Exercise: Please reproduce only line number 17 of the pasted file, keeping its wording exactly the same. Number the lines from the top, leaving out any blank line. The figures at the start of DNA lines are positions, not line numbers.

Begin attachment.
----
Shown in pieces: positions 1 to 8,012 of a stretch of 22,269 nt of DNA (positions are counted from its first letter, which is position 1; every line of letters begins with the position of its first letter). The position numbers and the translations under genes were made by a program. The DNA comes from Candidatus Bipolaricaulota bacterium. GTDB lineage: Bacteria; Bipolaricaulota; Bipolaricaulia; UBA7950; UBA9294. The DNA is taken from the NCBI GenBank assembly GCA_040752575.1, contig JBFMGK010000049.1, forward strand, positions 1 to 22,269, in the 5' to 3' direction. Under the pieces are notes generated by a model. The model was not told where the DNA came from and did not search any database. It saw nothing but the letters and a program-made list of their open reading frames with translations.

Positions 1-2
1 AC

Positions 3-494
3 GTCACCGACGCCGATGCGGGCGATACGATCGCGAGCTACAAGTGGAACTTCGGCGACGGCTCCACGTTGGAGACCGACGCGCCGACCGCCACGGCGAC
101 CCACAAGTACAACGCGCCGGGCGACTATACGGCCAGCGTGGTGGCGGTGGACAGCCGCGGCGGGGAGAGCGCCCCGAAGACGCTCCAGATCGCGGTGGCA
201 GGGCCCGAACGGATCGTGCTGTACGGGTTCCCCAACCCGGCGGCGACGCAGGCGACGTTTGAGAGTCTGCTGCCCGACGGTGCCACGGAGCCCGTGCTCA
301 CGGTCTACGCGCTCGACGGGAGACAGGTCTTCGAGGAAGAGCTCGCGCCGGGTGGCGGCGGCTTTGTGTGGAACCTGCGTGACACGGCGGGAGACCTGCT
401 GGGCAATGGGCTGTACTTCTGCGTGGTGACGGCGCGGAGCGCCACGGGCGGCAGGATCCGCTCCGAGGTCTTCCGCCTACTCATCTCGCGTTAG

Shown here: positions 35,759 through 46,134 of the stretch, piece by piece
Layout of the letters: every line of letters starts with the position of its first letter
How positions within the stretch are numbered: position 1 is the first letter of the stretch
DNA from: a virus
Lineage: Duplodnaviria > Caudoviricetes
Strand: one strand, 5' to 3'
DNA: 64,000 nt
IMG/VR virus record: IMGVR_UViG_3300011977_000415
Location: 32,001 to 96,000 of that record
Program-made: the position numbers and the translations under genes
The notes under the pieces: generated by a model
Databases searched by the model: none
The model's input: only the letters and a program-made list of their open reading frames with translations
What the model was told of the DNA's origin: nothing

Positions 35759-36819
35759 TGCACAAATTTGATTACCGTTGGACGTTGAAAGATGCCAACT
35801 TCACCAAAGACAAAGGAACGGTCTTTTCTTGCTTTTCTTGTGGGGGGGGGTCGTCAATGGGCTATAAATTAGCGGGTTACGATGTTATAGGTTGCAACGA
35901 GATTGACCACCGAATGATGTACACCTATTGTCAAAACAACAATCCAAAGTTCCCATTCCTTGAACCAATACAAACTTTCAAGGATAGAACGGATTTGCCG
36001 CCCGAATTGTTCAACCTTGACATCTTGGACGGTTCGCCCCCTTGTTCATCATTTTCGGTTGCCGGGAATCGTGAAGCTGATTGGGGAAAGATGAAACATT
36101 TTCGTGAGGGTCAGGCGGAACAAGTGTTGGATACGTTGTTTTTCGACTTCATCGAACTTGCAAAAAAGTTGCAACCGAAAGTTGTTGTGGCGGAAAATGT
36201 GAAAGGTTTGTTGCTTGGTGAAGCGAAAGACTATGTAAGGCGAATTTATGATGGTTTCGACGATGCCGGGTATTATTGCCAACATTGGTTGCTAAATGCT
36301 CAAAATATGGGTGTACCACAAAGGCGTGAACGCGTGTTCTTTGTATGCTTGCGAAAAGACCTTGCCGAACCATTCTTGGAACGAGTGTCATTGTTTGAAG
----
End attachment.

IMG/VR virus record: IMGVR_UViG_3300011977_000415